4 Myths About Head Lice

4 Myths About Head LiceMyth 1: Lice are incredibly contagious.

Fact: It actually takes close, head-to-head contact for lice to spread.

Myth 2: Lice are resistant to the available treatments.

Fact: Many over-the-counter remedies still work fine, as do home remedies.

Applying something like Cetaphil cleanser or shaving cream to the head and leaving it on overnight to suffocate the lice can help a lot. Simply shampoo afterwards and comb out the dead pests. And to be fair, combing in and of itself can be a solution in many cases. Combing is the safest and most cost effective approach that accomplishes what chemicals cannot — it allows for regular screening and early detection which makes the combing approach even more practical.

The important point to remember is that you should repeat whatever treatment you choose at least twice (a third time might be necessary), spaced a week apart, to ensure you get any eggs that may hatch in the interim.

There has been some evidence of growing resistance to over-the-counter remedies, but what you may not know is that newer prescription drugs have come out in the past year or two that are far more effective. Benzyl alcohol, marketed under the brand name Ulesfia is one such FDA-approved topical solution. Additionally, Ovide and Natroba are new nontoxic alternative topical treatments (in the form of prescription-only lotions) that attack lice through different channels than permethrin does, the neurotoxin used in Nix and Rid. A third product, Sklice, was approved by the Food and Drug Administration in February.

Myth 3: If your child gets lice, you need to wash everything in the house.

Fact: Remember, lice require close contact in order to spread. While it definitely can’t hurt to wash bedding and hats,.there really isn’t a need to go to crazy with cleaning everything in the house. In fact, one study found lice on only 4 percent of the pillowcases of infested people.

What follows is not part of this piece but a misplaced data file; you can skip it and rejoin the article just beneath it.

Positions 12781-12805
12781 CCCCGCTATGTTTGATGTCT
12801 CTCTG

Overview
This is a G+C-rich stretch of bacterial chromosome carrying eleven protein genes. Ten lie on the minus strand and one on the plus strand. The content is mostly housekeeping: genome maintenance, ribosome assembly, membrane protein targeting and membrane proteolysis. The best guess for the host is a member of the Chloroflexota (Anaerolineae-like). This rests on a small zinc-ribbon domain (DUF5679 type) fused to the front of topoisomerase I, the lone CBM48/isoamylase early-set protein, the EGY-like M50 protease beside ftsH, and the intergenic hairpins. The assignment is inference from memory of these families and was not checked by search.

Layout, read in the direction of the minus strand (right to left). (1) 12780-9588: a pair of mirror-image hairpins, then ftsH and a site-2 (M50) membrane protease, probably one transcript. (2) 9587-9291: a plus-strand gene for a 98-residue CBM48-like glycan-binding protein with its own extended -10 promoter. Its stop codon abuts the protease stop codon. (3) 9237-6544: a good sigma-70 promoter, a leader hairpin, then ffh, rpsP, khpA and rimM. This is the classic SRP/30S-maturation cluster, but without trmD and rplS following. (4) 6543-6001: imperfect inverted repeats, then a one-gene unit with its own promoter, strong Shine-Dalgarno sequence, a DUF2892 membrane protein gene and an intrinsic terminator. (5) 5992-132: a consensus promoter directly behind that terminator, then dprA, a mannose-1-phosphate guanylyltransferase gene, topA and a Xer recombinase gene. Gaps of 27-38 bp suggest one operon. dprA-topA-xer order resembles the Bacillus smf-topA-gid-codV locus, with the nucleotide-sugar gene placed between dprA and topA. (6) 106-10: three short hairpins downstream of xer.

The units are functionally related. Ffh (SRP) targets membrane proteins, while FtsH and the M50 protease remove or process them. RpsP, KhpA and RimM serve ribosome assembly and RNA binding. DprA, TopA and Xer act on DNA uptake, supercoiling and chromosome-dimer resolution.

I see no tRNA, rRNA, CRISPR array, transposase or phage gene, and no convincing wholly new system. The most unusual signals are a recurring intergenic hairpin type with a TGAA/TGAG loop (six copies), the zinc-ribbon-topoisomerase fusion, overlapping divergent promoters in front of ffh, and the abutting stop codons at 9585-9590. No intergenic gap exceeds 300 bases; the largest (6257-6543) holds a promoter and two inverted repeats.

If lice is a recurrent problem and you vanquish your foe only to find them reappearing a week or two later, it wouldn’t hurt to simply get out of the house for a bit — 55 hours to be exact. Lice will die because they cannot survive without a human host for longer than 55 hours, so if you were thinking about taking a weekend away some place, now would be a good time to do it. Just remember to make sure your child’s head is lice-free before you bring them home!

Myth 4: Lice are a sign of bad hygiene.

Fact: The tiny insects don’t mean that your child is “dirty” — and they don’t harm them in any way, either.

As usual, if you have any questions or concerns regarding your child’s health, don’t hesitate to give MacKoul pediatrics a call!

About author MacKoul Pediatrics

MacKoul Pediatrics is an amazing local pediatrics office in Cape Coral, FL where caring, compassionate doctors and nurses work with you to keep your children as healthy as possible. MacKoul cares for children from birth to college age, from Cape Coral, Fort Myers, Naples, and beyond.

March 18, 2015